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22nd November 2018

A Camera Worth Considering?

I remain somewhat disappointed by the latest batch of Nikon and Canon '35mm Full Frame' mirrorless cameras as the large size of the new lenses leave a lot to be desired, especially if you are using existing Nikon or Canon DSLR lenses with an adapter. The word 'Compact' alongside 'Mirrorless' seems to have disappeared from the advertising?

I can understand a professional photographer who uses a large and heavy DSLR FF camera welcoming the new Canon or Nikon FF Mirrorless Cameras with their 'what you see is what you get' electronic viewfinders and large optical lenses are ideal for professional photography but the enthusiast who seeks smaller and lighter cameras with more compact lenses for carrying around, is left coming up short. Even the very small bodied Sony FF mirrorless cameras like the new Sony A7 III use large Sony autofocus lenses although you can fit smaller manual focus lenses like the Zeiss Loxia range without an adapter.

If you want to scale the body and lens size down to a reasonable compact/lightweight level, you can go Micro/Four Thirds technology which offers a smaller 2x crop (a 50mm focal lens delivers a 100mm field of view)
digital sensor. A Micro/Four Thirds 24-70mm (field of view) lens with at least a f2.8 fast aperture is ideal for general use which encompasses landscapes, portraiture and street photography. If the lens opens wider to f1.8 or f1.4 aperture, that is an added bonus and opens up the ability to shoot in low light and deliver decent images at ISO:800 up to A3 print size.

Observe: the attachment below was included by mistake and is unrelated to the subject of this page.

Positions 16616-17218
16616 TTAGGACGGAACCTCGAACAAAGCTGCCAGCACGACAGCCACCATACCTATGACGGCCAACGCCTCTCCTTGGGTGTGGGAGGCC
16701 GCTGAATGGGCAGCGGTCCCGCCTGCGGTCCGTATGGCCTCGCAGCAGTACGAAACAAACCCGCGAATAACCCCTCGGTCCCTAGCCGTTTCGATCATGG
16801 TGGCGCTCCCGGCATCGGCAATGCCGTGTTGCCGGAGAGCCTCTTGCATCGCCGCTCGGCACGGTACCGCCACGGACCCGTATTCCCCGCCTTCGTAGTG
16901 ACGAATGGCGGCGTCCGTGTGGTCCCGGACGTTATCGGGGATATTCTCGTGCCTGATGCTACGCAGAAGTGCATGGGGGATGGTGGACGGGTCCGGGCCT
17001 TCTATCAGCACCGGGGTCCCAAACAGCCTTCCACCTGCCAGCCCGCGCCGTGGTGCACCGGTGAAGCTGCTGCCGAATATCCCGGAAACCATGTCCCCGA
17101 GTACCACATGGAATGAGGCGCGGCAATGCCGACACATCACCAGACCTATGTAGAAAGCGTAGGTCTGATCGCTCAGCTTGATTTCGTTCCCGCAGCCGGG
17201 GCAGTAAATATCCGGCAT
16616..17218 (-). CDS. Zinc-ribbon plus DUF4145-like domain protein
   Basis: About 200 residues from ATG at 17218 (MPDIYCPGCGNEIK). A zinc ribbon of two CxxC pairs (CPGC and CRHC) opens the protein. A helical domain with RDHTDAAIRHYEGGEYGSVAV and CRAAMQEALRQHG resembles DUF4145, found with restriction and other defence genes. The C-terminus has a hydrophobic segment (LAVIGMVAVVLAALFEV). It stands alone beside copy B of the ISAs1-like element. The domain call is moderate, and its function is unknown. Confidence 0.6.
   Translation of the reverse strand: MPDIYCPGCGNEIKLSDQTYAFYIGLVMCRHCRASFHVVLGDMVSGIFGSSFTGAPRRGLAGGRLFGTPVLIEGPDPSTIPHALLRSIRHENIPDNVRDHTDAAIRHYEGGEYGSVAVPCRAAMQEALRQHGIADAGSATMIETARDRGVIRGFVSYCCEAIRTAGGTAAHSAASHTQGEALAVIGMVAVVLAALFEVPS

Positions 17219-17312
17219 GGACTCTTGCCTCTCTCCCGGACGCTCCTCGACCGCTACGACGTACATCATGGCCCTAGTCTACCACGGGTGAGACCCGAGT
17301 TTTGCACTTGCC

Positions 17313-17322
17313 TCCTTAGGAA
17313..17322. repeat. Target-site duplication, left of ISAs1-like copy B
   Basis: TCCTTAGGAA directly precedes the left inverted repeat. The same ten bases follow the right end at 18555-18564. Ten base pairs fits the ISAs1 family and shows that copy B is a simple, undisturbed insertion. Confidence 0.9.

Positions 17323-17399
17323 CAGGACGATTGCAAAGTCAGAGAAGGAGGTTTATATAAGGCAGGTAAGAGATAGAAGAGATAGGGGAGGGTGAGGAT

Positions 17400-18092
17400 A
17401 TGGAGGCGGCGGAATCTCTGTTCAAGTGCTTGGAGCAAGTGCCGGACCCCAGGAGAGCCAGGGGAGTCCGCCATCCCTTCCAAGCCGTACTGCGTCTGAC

Panasonic and Olympus have a stream of options for Micro/Four Thirds Compact Mirrorless Cameras with loads of lenses to choose from but why not consider a hidden gem, the Panasonic Lumix LX100 Mark II compact camera with its electronic viewfinder, 17MPixel 2x crop digital sensor, a Leica fixed 24mm - 75mm (field of view) f1.8/f2.8 zoom lens with image stabilisation? Its compact enough to fit into a larger pocket or in a small camera bag attached to a waist belt and the image quality from it's Leica zoom lens is ideal up to A3 print size in the ISO:100 to ISO:800 range. Smaller print sizes will allow higher ISO settings for extreme low light conditions. The icing on the cake is its 4K video capability.

To help protect the LX100 II lens from dust, dampness and scratches, you can screw fit a B+W 43mm UV filter onto the front and leave it on, even when the lens is retracted into the camera body. A third party 43mm lens cap can clip onto the filter, for when the camera is not in use.

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